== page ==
BY RONALD BLUMING / AJT //

Rabbi Ronald Bluming

Rabbi Ronald Bluming

The Torah reading for this Shabbat, Shelach, is noted for its narrative of the spies sent to investigate the conditions in Canaan. We read in the opening of the portion: Shelach l’cha anashim v’yaturu et Eretz Canaan, “send men to scout the land of Canaan.”

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The rabbis point out that the idea of sending the spies was the desire of the people, the Israelites, and not G-d. G-d had already instructed the Israelites to enter the land, but they were afraid and unsure of G-d’s instructions.

Still, G-d tells Moses that 12 spies can go into Canaan to assess the community. Ten of the spies return indicating that the land was rich in resources but also that there were enemies and obstacles the Israelites would have to overcome. The other two spies, Joshua and Caleb, return with reassurance: If the Israelites have faith in G-d and His promise to their ancestors, they will be able to overcome any difficulties.

The Israelites were apprehensive upon hearing the negative reports of the 10; they thought that G-d was promising them a safe place. But Joshua and Caleb reminded the people that they had to exercise their faith in G-d, and after all of the opinions were weighed, those of Joshua and Caleb persuaded the Israelites to show their faith in G-d by entering Canaan.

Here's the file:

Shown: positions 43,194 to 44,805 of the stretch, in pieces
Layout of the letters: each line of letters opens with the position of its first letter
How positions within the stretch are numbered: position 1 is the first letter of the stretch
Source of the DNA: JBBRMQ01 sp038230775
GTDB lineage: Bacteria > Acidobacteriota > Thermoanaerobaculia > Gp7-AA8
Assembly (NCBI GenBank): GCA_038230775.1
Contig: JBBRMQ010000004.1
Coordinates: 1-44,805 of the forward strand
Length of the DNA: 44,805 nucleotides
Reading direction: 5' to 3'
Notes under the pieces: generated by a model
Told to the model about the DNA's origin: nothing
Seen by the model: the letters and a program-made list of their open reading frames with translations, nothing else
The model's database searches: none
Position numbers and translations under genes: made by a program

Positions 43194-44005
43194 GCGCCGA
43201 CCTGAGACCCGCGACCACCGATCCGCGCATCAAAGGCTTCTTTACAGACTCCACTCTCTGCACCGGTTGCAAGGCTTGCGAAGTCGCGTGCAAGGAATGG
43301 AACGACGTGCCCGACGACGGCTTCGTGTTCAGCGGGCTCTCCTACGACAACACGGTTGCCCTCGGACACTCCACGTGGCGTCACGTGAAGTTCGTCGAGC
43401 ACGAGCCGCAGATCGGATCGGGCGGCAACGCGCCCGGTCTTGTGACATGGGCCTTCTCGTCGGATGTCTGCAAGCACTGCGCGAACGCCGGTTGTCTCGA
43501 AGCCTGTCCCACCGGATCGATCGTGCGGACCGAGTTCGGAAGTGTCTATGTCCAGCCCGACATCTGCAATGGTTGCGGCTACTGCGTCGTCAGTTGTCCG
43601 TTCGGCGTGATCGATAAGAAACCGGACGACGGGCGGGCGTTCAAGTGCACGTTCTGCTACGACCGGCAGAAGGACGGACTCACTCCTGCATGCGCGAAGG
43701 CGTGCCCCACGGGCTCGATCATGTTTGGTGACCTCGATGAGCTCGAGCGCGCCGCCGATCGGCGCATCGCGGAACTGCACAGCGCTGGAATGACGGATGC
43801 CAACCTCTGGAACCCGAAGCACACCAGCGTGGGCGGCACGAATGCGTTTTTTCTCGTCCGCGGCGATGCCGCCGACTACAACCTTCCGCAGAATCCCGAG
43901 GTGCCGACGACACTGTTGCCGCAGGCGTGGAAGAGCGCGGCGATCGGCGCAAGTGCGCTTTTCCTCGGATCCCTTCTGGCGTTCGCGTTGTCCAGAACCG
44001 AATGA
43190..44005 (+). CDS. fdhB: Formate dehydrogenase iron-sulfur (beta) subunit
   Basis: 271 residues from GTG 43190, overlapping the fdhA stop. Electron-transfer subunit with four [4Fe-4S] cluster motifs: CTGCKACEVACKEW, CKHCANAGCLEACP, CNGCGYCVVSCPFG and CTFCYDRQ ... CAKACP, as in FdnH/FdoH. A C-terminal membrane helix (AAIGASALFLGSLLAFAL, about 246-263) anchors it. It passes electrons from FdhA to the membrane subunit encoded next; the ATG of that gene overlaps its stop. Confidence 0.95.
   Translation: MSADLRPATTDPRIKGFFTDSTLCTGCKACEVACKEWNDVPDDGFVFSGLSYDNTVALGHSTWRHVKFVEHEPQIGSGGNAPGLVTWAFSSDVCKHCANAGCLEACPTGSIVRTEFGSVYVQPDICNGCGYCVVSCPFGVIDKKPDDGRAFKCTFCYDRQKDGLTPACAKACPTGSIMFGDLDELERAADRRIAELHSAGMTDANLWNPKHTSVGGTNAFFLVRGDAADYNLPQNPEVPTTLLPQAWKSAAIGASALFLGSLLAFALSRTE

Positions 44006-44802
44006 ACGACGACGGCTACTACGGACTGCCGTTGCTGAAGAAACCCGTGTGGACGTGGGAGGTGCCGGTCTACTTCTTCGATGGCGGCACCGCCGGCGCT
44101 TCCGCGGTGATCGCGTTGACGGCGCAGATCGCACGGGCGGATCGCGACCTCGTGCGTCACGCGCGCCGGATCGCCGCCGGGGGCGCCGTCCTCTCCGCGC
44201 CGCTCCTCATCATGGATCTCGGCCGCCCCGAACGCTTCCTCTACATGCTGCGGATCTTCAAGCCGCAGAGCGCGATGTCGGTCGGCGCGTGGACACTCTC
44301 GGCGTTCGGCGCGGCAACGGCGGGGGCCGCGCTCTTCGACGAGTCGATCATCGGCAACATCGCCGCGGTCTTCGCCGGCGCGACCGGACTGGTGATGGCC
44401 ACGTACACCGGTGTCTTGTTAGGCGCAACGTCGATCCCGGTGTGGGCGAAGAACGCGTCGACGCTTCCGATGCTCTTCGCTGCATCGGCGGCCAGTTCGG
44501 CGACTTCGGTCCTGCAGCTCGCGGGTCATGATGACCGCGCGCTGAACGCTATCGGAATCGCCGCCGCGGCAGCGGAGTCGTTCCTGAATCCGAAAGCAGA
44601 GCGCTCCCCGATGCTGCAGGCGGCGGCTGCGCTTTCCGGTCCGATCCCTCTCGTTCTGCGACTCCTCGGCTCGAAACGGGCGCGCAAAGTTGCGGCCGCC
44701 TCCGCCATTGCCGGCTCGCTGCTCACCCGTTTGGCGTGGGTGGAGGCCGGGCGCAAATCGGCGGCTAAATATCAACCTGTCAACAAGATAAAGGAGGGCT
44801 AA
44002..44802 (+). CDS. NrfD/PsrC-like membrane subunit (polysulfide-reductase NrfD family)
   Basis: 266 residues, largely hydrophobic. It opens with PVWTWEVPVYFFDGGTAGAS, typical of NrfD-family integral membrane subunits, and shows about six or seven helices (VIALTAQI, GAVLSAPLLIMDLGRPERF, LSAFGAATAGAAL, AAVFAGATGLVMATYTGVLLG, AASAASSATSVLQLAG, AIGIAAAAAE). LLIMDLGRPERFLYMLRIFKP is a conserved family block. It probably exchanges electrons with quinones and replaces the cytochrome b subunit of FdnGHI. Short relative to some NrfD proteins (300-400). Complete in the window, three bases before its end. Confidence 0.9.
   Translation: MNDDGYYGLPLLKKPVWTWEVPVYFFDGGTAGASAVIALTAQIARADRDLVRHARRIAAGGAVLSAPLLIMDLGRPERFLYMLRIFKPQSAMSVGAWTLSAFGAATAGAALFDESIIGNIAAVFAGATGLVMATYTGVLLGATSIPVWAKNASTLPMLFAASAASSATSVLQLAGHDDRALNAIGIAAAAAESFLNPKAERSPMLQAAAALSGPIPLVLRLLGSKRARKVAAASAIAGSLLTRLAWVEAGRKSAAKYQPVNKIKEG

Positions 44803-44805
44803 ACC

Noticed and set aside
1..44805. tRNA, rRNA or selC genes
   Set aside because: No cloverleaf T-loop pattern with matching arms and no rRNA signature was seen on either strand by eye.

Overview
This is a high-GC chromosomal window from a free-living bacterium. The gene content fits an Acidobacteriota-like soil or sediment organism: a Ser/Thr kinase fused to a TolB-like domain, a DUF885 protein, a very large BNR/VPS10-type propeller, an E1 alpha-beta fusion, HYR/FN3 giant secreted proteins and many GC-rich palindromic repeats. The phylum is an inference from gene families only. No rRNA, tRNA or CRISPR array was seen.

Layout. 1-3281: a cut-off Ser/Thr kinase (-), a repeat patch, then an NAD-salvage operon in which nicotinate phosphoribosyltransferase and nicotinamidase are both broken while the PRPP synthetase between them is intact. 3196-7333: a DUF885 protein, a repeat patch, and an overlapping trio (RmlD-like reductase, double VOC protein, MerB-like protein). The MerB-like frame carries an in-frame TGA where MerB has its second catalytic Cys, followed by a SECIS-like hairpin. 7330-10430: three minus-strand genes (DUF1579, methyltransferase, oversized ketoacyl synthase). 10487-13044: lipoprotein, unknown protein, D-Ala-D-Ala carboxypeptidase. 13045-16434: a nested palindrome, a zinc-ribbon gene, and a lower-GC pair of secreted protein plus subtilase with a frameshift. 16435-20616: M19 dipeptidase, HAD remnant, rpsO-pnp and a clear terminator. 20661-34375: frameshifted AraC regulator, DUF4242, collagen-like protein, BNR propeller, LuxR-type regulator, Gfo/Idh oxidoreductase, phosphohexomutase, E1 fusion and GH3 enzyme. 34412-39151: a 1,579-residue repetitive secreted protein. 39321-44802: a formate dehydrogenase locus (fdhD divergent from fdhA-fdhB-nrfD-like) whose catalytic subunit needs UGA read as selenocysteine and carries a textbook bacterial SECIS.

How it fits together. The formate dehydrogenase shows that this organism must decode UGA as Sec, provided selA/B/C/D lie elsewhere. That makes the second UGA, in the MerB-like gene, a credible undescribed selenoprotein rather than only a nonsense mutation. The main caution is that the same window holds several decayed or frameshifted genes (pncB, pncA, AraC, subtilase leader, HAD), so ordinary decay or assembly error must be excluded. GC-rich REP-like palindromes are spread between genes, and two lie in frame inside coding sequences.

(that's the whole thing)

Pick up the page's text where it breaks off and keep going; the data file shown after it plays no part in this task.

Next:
How often do we need reassurance via second, third or fourth opinions to guide our own lives? Yes, direction from G-d (perhaps through quiet introspection) might influence an important decision we make, but oftentimes we seek out the insights and wisdom of others for reassurance.

And there is no need for worry or shame in that. As Shelach illustrates, we have biblical precedent, and it is only smart to do so in the case of important decisions, such as those involving health, education and relationships.

You might be surprised, though, just how often “directions” from various sources – be they friends, family or the Divine – line up in some way.

Far be it from me to tell you that “everything works out for the best,” but remember: You trust them – and Him – for a reason.

Rabbi Ronald Bluming is the spiritual leader of Congregation Tikvah L’Shalom in Stone Mountain, Ga. and a member of the Atlanta Rabbinical Association.

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